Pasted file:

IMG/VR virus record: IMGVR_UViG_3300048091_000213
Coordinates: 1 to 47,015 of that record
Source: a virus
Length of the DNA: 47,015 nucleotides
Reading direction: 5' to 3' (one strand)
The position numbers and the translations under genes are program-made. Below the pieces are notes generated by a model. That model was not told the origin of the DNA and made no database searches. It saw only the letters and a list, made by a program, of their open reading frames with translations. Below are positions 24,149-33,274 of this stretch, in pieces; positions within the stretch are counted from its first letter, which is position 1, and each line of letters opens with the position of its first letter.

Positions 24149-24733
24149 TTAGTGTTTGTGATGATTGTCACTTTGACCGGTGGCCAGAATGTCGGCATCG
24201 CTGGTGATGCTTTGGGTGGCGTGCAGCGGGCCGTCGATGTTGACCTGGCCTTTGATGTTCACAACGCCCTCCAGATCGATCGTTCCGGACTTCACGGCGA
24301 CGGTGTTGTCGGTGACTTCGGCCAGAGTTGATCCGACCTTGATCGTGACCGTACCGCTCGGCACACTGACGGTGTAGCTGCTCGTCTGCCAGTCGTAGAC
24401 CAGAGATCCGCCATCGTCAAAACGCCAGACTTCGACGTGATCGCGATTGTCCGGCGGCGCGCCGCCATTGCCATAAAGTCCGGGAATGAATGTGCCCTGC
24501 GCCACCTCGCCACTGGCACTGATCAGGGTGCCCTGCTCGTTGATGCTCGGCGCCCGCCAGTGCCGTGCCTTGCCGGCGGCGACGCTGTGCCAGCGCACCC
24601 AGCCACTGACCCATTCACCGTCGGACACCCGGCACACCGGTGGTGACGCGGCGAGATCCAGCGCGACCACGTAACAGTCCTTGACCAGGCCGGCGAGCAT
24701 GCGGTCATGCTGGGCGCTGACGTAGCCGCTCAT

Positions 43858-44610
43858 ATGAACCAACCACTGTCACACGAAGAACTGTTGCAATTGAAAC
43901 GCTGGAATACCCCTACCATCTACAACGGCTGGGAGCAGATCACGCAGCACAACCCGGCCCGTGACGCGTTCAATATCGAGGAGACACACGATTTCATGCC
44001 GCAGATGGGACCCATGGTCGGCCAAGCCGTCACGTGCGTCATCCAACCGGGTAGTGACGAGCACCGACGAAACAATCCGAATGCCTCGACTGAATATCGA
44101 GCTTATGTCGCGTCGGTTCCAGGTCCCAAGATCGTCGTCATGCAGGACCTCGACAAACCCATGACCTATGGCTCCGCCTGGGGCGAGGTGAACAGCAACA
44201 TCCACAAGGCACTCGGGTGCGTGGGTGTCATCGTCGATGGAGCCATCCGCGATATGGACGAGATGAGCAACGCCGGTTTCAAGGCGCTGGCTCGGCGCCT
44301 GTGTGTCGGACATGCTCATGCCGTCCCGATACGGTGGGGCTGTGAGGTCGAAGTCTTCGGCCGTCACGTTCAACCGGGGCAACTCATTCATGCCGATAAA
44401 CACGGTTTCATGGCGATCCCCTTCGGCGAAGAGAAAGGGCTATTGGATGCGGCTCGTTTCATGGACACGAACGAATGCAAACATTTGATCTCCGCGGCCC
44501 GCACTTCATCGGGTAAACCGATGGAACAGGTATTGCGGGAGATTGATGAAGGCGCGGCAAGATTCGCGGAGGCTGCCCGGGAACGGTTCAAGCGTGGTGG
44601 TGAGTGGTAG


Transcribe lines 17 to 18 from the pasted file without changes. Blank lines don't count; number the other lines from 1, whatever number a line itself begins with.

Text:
43901 GCTGGAATACCCCTACCATCTACAACGGCTGGGAGCAGATCACGCAGCACAACCCGGCCCGTGACGCGTTCAATATCGAGGAGACACACGATTTCATGCC
44001 GCAGATGGGACCCATGGTCGGCCAAGCCGTCACGTGCGTCATCCAACCGGGTAGTGACGAGCACCGACGAAACAATCCGAATGCCTCGACTGAATATCGA